One of the major challenges to successfully conducting a virtual outreach session is the lack of personal interactions and the ability to gauge student interest by seeing their faces. It takes time for the presenter to get used to not seeing the participants since the monitors are there to provide the presenter with the broadcast image and not the group of participant viewers. The presenter must rely upon the behind-the-scenes staff to monitor the session to get a feel for the level of student engagement and what might need to be changed for next time. Success in capturing the students' attention is evident when they lean forward in their chairs to seemingly get a better view. Intermittently asking for questions from the audience (e.g., just after the station summary slides) allows students time to process and reflect upon what they just learned. The student comments and teacher evaluation data provided in this paper support the conclusion that these types of virtual outreach sessions are effective in exposing students to new STEM and imaging technology content and provide students with a positive learning environment. These findings are in agreement with the results of other studies, which report that virtual outreach programs conducted during the pandemic can engage students just as much as in-person activities, allow for greater participation of students in STEM enrichment programs, and provide an avenue for building relationships between STEM professionals and students33,34,35.

This paper has provided an outline of the equipment needed to use imaging resource technologies that may be available in a medical school setting to provide virtual technology-focused outreach activities to stimulate student interest in STEM fields. A small investment in equipment, such as a few high-quality 4K cameras, and other accessory items, such as the video broadcast switcher, can effectively increase the interactive feel of the presentations and lead to visually pleasing virtual presentations that promote student engagement. Demonstrating live ultrasound scanning of a person, rotating 3D CT reconstructions of the body, and providing real-time EEG recording of brain activity help stimulate the STEM interests of middle and high school students. They also provide ways to counteract differences in access that rural students may have for resources at a regional medical school and for the loss of access by all students during the COVID-19 pandemic-associated restrictions.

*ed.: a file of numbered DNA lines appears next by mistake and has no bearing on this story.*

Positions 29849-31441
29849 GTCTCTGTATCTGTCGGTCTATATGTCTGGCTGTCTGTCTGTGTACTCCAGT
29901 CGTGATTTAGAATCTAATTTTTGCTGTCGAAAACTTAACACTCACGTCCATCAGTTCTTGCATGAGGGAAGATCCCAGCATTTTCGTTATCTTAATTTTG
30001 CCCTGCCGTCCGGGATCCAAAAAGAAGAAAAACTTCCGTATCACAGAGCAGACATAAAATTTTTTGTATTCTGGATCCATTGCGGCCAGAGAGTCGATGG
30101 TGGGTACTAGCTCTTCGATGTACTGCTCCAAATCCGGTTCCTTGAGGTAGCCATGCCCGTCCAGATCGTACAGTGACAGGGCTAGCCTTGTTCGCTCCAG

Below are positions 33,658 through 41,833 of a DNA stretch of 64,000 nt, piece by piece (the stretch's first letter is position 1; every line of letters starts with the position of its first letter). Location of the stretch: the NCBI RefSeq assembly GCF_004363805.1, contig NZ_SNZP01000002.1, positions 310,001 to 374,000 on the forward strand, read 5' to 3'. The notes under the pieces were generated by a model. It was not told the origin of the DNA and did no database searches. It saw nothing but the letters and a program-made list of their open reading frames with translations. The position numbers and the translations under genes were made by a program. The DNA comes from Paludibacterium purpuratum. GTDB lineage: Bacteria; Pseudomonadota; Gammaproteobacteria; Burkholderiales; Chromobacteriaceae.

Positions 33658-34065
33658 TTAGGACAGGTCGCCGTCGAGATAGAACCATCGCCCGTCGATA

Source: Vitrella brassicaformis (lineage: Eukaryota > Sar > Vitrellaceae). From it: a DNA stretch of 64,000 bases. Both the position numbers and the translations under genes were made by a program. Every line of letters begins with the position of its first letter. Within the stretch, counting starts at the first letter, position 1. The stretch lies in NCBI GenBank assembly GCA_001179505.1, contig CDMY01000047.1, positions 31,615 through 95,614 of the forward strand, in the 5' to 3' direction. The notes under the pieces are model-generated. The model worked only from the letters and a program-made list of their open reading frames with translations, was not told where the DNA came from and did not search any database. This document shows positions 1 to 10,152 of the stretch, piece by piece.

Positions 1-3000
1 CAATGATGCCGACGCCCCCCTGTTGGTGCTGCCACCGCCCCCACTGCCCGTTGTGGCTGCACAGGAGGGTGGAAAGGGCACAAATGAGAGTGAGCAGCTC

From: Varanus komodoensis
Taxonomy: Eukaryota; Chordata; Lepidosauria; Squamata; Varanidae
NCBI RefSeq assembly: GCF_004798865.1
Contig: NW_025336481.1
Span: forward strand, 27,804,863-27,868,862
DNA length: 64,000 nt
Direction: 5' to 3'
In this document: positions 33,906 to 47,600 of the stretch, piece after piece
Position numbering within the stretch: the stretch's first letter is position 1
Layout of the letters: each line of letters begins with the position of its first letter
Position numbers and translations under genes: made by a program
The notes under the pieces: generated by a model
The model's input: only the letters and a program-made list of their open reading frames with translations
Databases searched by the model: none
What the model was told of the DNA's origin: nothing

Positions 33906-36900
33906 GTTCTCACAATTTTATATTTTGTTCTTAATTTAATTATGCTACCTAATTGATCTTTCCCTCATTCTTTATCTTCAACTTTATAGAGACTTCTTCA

The authors have no conflicts of interest to disclose.


This research was supported by a Science Education Partnership Award (SEPA) grant from the National Institute for General Medical Sciences (NIGMS) at the National Institute of Health (NIH) under award # R25GM129617. The content is solely the responsibility of the authors and does not necessarily represent the official views of the National Institutes of Health. UAMS College of Medicine funds were used to purchase some of the equipment used in this study (e.g., the anatomy visualization table and the clinical ultrasound laptop device).


Name Company Catalog Number Comments
4-port HDMI switcher Iogear IOGHDSW4K4 https://www.bhphotovideo.com
4K video camera Canon VIXIA HDG50 CAHFG50 High quality 4K resolution video camera
Accessory microphone Samson Meteor Mic
ATEM Mini Pro video switcher Black Magic BLSWATEMMP https://www.blackmagicdesign.com
Ball head camera mount Glide Gear GG-33 https://www.bhphotovideo.com
Brain Viz software Emotiv https://www.emotiv.com
Dell laptop computer Dell 13” Dell XPS laptop
Emotiv Pro software Emotiv https://www.emotiv.com
Excel (for MAC) Microsoft v. 16.16.27 Data analysis
High Speed HDMI cable with ethernet-15 foot Pearstone PEHDA-15 https://www.bhphotovideo.com
MacBook Air Apple 13", 1.8 GHz Intel Core i5, 8 GB 1600 MHz DDR3 https://www.apple.com/macbook-air/
Mini UpDownCross converter BlackMagicDesign BLMCUDCHD https://www.blackmagicdesign.com
mini HDMI to HDMI converter Liberty AV Solutions AR-MCHM-HDF https://www.bhphotovideo.com
Overhead camera/light studio rig Proaim P-OHLR-01 https://www.bhphotovideo.com
PC laptop Dell https://www.dell.com
ProTeam massage table Hausmann 7650
R Studio R Studio PBC 2021.09.0 Data analysis
Remote slide advancer Logitech Spotlight presentation remote